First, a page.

More Barrels

More Barrels

And More

And More

And a tower

And a tower

Making the Rounds

We had some time to kill after our appointment at Mounts and before we met up with lots of folks at the Healdsburg Bar and Grill for drinks and food.  I remembered that on the way into town is Seghesio’s tasting room, so we decided to swing by and see what Seghesio has going on as it’s been a few years since we visited.  At this point, we encountered the windiest portion of our day, which managed to whip open the enormous heavy wooden doors at Segehsio all on its own.  Later we heard that power got knocked out to much of Healdsburg, which didn’t surprise me as we had a few brown outs while tasting at Seghesio.

2008 Russian River Valley Pinot Gris: $20. Lemon, honey, spice, light, zesty, orange blossom.

2008 Arneis: $20.  Melon, slight mint, light, citrus, crisp, tart fruit, refreshing. We took home two.

2007 Costiera Russian River Valley Pinot Noir: $42.  Smoke, cherry, raspberry, earth, strawberry, bright red fruit, herbs, tannic. Nice.

2006 Cortina Zinfandel: $36.  Blackberries, fresh pepper, red berries, pepper, dark, spicy, tannic.

2006 Block 8 Zinfandel: $28.  Pepper, mint, herbs, anise, blackberries, pepper, spicy, spicy, spicy.  We bought one.

2005 Home Ranch Zinfandel: $36. Blackberries, floral, perfume, some red edges, very fruity, smooth.

2005 Home Ranch Petite Sirah: $38.  Pepper, earth, dark, molasses, brown sugar, dark berries, blue fruits, blueberries, dark.

2007 Barbera: $28.  Campfire, smoke, dark black fruit, earth, black black fruit.  Matt really liked this one so we took one home.

Seghesio makes a Zin that retails for about $17 or so that I buy for parties and for everyday drinking by the case at Total Wine and More.  It’s always a hit, even with folks who say they don’t like red wine.  So I like to stop by their tasting room when we visit to see what’s happening at the winery.  Tasting the Arneis added another grape to our Century Club search!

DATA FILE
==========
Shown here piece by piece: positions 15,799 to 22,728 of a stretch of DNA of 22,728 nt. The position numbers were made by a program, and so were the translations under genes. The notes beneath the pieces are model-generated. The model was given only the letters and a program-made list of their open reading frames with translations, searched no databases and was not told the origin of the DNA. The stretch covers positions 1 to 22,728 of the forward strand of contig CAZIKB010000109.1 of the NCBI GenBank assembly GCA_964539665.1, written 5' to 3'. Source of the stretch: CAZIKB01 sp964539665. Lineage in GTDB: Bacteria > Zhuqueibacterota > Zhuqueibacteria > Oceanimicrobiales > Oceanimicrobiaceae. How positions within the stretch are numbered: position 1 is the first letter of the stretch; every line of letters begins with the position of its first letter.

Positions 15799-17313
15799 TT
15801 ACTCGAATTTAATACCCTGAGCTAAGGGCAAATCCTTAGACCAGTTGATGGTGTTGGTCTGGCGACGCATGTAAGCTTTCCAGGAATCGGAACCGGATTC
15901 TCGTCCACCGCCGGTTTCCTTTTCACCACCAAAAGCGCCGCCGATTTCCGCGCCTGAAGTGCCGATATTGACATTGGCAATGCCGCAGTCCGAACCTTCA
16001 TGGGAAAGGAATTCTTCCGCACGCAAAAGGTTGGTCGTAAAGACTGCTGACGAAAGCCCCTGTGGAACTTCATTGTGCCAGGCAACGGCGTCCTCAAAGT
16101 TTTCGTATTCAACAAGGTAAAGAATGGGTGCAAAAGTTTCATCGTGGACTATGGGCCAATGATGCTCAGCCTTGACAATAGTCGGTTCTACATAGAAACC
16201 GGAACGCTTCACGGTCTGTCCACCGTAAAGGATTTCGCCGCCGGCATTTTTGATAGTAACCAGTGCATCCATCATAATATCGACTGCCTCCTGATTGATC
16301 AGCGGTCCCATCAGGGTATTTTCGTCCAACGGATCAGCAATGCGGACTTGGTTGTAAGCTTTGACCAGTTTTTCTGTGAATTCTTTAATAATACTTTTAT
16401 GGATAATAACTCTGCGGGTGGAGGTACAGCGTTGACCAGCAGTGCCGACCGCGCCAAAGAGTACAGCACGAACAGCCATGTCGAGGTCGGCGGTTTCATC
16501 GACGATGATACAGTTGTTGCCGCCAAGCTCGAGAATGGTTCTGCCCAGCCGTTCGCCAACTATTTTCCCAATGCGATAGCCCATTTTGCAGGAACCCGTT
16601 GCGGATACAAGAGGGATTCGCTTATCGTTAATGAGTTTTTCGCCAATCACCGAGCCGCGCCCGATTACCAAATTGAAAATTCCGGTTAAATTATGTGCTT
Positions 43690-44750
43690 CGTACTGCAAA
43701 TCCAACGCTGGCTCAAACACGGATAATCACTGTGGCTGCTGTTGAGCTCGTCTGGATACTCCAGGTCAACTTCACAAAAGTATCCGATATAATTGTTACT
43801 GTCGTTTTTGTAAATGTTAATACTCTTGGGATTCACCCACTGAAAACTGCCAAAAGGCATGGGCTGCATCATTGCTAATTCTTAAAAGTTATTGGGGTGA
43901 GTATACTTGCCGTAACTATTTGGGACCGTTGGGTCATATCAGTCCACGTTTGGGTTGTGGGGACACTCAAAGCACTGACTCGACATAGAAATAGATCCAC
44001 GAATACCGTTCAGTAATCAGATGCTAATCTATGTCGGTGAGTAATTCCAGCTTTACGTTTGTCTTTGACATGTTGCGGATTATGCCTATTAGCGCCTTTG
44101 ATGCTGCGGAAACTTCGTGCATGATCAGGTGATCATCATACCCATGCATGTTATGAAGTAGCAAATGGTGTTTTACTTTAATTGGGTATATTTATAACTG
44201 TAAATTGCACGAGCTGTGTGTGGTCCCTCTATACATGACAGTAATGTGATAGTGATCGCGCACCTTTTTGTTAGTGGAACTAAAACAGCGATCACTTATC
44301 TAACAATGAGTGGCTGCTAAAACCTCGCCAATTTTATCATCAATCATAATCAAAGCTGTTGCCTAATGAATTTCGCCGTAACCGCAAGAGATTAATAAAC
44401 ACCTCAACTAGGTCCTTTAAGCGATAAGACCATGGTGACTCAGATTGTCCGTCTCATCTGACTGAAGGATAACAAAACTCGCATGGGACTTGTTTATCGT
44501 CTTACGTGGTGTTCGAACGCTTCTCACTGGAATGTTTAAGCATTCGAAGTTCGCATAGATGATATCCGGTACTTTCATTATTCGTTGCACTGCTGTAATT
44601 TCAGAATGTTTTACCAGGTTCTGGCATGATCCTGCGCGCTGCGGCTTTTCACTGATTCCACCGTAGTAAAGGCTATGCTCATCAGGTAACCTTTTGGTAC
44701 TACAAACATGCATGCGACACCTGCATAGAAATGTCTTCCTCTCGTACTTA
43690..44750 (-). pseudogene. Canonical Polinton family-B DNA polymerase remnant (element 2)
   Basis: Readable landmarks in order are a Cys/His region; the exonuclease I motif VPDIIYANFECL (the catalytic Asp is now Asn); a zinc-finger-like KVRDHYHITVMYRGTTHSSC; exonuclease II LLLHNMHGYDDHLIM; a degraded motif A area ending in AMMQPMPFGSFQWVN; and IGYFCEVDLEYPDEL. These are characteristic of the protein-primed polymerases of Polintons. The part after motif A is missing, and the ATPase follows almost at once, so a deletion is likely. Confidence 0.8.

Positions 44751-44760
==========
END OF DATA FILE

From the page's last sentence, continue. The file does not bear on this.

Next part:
Marvelous Mounts

Dont forget to duck!

Don't forget to duck!

Two years ago, we were the first ever (literally, the first) visitors to Mounts Family Winery.  We had made an appointment that day for first thing at Michel Schlumberger, a close neighbor of the Mounts’ property.  We finished up there and were heading down the road with no particular agenda, only to see some balloons flying in front of Mounts, though we weren’t really sure what was up that long gravel road at that point! What we did discover was a family owned and operated winery just producing their very first vintage.

We wanted to return to Mounts on last spring’s trip, but we were short on time last year and Mounts now mostly opens by appointment only.  So sadly, we missed it.  This year, Mounts is on Twitter, so I ran across owner Lana before we left for CA and scheduled us in for our first afternoon in the area.  We moseyed on over and met Lana’s husband for our tasting around 2:30.

2008 Rosé: $16.  Strawberry, blueberry, lime, cranberry, extremely dry, nice fruit. Two bottles made their way home with us.

2006 Zinfandel: $26. Black pepper, blackberries, perfumey, vanilla, dark fruit, cream, pie, nice structure. We took one bottle home.

2006 Syrah: $26.  Cedar, dark fruits, plums, chocolate, dust, earth, pepper, long finish.

2006 Cabernet Sauvignon: $32. Milk chocolate, flowers, little red fruit, something herbal dark, tannic.

2006 Petite Sirah: $32.  Blue fruit, chocolate, maple, big blueberries, pepper, dark fruit, red berries on the edges, tannic.  We bought one bottle.

2007  Cabernet Franc: This one just got bottled, and isn’t really released yet, but they had a bottle open so we got to taste is and we loved it! That surprised me since I’m not a huge Cab Franc fan.  Leather, tobacco, smoke, strawberry, herbs, dark, slight chocolate and vanilla notes, nice structure.  While this one is just a baby, you can tell it will be great.  We took home two bottles to live in the cellar for a few years.